Career orientations and turnover intentions of information systems professionals in South Africa

Master Thesis


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University of Cape Town

Managing Information Systems (IS) personnel has frequently been cited as a major challenge for organisations, particularly with respect to reducing and controlling the high rate of turnover that IS personnel have historically displayed. In the past, with demand for qualified IS personnel outstripping supply, alternative job openings were plentiful and organisations found it difficult to attract and retain sufficient staff. However, the last few years have seen significant cutbacks in IS spending, resulting in declining growth rates and a reduced demand for IS personnel. Although the South African IS job market does not appear to be as severely affected as in other parts of the world, and there are still pockets of high demand worldwide, it seems unlikely that the IS industry will return to its former glory in the foreseeable future. Despite these stringent market conditions, organisations continue to be plagued with high, and even more surprisingly, increasing turnover rates. This trend is particularly perturbing for organisations that are highly dependent on IS because of its negative implications. Employee turnover is costly and disrupting, often leading to delays in project completion, there is a loss of valuable expertise and productivity of the IS department is reduced. Although, this research project only considered IS personnel turnover at the individual level, there are many other factors related to the work and external environments that are believed to affect IS personnel turnover in South Africa. However, these factors which include organisational structure, perceived job market and government policy, are very difficult to measure and are often beyond the control of organisations endeavouring to reduce and control turnover; and as such were not explicitly studied.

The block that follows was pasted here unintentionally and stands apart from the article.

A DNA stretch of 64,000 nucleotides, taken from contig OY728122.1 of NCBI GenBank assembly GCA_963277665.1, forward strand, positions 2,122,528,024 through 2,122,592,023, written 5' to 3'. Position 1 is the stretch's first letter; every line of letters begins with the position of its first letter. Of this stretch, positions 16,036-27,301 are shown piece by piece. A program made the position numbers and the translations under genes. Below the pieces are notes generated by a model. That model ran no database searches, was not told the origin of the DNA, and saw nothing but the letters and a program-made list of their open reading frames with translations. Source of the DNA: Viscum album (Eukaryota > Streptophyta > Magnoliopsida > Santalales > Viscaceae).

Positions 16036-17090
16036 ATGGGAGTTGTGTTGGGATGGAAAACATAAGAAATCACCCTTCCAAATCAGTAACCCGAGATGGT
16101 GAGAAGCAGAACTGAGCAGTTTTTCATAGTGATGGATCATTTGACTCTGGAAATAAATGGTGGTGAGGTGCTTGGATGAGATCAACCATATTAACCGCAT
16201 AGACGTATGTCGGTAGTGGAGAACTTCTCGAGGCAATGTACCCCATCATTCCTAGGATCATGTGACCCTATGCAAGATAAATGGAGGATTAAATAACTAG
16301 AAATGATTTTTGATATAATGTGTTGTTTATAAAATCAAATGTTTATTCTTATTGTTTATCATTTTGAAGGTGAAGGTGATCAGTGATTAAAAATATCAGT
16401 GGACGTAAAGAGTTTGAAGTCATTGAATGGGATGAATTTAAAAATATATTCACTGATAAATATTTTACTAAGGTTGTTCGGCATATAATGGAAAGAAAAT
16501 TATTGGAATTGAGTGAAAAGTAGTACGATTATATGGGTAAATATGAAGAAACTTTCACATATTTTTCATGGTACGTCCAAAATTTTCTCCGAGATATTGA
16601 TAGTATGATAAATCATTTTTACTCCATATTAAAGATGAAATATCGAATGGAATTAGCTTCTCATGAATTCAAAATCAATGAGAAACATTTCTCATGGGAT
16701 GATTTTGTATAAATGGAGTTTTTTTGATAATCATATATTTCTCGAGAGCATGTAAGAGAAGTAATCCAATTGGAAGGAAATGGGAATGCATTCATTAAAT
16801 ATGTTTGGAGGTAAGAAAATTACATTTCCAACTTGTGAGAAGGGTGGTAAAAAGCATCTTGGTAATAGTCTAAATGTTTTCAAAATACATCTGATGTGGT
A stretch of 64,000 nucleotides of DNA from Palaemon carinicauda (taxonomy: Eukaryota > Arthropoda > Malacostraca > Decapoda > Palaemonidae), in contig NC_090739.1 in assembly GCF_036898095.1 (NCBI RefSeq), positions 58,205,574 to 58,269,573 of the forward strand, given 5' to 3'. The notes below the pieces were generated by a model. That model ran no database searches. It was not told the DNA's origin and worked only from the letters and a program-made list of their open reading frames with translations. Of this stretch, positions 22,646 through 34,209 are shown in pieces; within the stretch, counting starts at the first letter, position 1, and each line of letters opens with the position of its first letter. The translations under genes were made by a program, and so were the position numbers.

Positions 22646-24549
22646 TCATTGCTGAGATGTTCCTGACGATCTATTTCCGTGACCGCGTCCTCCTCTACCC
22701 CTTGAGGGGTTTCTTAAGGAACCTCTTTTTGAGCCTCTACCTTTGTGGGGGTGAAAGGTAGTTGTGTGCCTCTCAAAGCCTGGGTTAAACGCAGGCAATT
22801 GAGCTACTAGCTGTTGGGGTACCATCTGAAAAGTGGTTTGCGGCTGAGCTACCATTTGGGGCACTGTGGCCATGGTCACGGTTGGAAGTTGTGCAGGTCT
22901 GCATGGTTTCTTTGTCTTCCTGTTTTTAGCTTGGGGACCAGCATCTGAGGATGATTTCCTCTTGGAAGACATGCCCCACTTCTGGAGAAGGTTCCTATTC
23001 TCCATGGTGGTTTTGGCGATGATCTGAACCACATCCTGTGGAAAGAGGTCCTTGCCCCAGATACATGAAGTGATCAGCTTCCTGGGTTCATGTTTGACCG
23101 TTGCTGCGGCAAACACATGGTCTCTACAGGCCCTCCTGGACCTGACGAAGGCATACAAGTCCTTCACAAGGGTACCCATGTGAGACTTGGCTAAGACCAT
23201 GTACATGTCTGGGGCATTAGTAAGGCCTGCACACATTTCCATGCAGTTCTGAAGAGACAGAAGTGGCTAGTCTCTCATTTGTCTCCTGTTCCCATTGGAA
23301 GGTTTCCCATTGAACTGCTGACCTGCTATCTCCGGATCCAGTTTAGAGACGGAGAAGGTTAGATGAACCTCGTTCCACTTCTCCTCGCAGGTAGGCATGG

Bibliography: leaves 93-103.